Monday, April 23, 2018
The Good Shepherd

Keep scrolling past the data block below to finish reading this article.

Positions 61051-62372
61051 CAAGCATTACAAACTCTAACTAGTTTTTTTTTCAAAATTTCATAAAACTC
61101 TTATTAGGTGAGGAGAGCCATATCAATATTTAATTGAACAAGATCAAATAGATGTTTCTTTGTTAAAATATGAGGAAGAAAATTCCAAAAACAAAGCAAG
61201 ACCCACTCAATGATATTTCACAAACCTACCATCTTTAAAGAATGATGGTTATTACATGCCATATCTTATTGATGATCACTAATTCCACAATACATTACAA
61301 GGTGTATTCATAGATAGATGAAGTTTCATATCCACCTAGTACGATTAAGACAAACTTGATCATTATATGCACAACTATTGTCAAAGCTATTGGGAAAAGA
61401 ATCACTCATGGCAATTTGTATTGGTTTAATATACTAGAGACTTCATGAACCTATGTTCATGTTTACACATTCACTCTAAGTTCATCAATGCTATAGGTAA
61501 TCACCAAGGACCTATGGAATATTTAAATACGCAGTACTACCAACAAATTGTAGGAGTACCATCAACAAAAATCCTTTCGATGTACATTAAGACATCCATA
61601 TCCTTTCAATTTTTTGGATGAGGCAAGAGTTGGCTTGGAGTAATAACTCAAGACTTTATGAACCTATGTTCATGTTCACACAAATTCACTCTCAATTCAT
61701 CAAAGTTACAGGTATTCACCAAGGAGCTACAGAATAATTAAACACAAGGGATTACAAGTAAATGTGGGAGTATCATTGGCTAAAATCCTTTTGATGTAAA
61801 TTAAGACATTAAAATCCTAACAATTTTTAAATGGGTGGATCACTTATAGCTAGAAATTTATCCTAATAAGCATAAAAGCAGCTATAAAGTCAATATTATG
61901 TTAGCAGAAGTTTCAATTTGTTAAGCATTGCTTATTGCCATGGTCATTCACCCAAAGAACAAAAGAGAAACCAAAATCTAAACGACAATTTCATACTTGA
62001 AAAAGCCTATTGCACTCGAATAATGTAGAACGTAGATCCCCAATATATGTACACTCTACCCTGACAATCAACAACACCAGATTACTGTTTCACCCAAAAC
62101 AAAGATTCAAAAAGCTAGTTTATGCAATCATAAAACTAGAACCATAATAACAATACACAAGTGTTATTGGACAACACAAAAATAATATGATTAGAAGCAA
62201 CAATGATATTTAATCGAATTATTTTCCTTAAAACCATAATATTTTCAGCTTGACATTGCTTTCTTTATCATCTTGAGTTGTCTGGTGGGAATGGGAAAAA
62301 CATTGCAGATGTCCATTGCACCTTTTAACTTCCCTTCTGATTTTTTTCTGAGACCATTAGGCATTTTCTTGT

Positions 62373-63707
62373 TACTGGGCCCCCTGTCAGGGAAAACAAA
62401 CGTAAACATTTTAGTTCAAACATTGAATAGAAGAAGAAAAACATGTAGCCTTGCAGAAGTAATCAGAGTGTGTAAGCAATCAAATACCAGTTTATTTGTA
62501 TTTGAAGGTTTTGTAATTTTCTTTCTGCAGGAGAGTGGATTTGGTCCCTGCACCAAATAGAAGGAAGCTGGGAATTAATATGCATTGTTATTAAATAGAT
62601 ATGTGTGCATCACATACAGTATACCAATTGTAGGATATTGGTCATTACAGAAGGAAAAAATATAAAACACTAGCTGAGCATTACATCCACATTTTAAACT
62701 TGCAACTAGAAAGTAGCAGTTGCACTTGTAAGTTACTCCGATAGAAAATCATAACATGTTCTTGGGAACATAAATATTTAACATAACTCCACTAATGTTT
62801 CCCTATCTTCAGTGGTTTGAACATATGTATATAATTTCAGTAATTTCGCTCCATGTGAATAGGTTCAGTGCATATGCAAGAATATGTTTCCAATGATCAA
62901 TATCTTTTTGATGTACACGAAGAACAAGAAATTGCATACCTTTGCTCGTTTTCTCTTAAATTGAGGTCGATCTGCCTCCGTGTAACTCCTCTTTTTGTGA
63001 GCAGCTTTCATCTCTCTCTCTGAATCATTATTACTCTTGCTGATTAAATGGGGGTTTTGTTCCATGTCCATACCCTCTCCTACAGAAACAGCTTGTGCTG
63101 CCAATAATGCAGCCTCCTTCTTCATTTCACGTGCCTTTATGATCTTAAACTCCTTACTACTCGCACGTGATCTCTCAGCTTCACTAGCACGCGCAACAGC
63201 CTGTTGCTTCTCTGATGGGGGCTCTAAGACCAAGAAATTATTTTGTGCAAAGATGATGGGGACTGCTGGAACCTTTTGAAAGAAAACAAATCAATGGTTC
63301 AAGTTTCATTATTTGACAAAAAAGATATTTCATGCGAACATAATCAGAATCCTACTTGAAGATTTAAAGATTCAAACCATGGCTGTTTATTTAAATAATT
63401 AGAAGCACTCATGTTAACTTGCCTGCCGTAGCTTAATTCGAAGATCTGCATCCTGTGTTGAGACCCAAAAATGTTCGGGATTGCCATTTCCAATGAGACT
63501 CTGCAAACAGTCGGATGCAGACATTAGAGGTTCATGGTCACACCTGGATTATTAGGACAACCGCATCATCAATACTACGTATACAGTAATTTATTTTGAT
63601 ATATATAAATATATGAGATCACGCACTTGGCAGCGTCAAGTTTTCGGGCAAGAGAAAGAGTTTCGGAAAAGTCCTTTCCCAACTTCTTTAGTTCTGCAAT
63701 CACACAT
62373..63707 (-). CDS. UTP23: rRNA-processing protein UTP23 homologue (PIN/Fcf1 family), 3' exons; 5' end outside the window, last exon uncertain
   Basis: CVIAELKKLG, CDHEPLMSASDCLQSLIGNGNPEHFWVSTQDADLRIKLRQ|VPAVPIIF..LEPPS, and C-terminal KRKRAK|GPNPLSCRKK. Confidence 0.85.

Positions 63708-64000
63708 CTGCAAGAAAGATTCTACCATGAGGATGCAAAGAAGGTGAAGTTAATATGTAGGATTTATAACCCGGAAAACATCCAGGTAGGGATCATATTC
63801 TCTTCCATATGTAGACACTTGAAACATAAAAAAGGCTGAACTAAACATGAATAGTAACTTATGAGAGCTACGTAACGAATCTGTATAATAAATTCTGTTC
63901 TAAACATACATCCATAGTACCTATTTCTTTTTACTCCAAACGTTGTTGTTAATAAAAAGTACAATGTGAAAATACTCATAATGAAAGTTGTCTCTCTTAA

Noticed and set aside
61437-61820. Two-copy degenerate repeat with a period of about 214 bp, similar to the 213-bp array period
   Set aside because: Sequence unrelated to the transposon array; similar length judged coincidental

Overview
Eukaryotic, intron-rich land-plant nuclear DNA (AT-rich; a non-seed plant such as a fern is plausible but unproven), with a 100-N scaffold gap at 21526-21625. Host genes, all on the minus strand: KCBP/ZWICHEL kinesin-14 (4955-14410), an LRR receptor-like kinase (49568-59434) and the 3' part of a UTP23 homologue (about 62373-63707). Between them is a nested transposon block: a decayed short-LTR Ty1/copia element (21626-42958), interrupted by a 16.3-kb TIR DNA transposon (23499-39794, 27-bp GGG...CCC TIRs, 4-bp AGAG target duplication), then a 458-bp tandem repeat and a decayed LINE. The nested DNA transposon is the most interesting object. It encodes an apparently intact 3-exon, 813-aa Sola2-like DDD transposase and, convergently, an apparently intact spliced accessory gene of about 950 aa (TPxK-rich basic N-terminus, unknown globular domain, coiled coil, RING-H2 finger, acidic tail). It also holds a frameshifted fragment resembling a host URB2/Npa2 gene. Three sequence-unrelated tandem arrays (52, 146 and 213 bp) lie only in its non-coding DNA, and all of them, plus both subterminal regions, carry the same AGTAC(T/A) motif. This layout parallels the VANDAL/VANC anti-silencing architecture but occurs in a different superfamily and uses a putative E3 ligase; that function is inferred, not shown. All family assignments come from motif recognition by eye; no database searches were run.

In the USA I have not seen very many sheep mainly because I have not been to "sheep country." A yearly event where I come from is called the Canfield Fair which features farm animals,including lots of sheep and goats. Once when traveling from a diocesan event in San Angelo, Texas we stopped the car to take a closer look at a large flock of sheep. Something about our appearance spooked the animals. All of them began a mass movement away from us except for one curious lamb. Several months ago I was gifted with a trip to Ireland. Sheep are everywhere in the countryside. Our tour included a visit to a sheep farm with a demonstration of how a shepherd dog on his own could round up a flock and move them up a steep hill, and then back to their original corral. It was amusing to see how there was always one sheep sticking its head out of the mass of wooly neighbors to see what was going on. We ended our sheep farm tour with a sheep hearing demonstration. With a strong shepherd brandishing an electric shaver, two sheep lost their thick wool in five minutes! The sheep put up little resistance, partly due to the size of the burly fellow who sheared them. Now when the gospel of John mentions Jesus as Shepherd, I can picture a large sheepfold with several gates to keep to the sheep safe from marauders. Jesus called himself the Good Shepherd, and the gate which protects his sheep. "I know my sheep and mine know me," Jesus tells us. When I was in Italy for a course of study in 2003--2004 every school day we would pass a real shepherd with real sheep. The road we took was one of the boundaries of Rome, large power lines bordered the western side of the road we traveled. Even though we were still in the city, there was plenty of grass available. The flock of about a dozen sheep gathered around their shepherd. Sometimes they would be to our right near the powerlines, or they would be on a little hillside, or grazing close to large super market. Although he was part of a profession dating back millenia, our shepherd carried a cell phone and on rainy days he sported rubber boots and toted a huge black umbrella. Even in the 21st Century shepherds still keep watch over their flocks, and their sheep know the voice of their shepherd. How do we know the voice of our Shepherd? We can "hear" his voice when we listen to his gospel proclaimed in church, or over the media. When our universal Shepherd, the Pope, speaks, we can hear the advice of Jesus being filtered for our 21st century ears. When we read the Scripture, the Shepherd is speaking.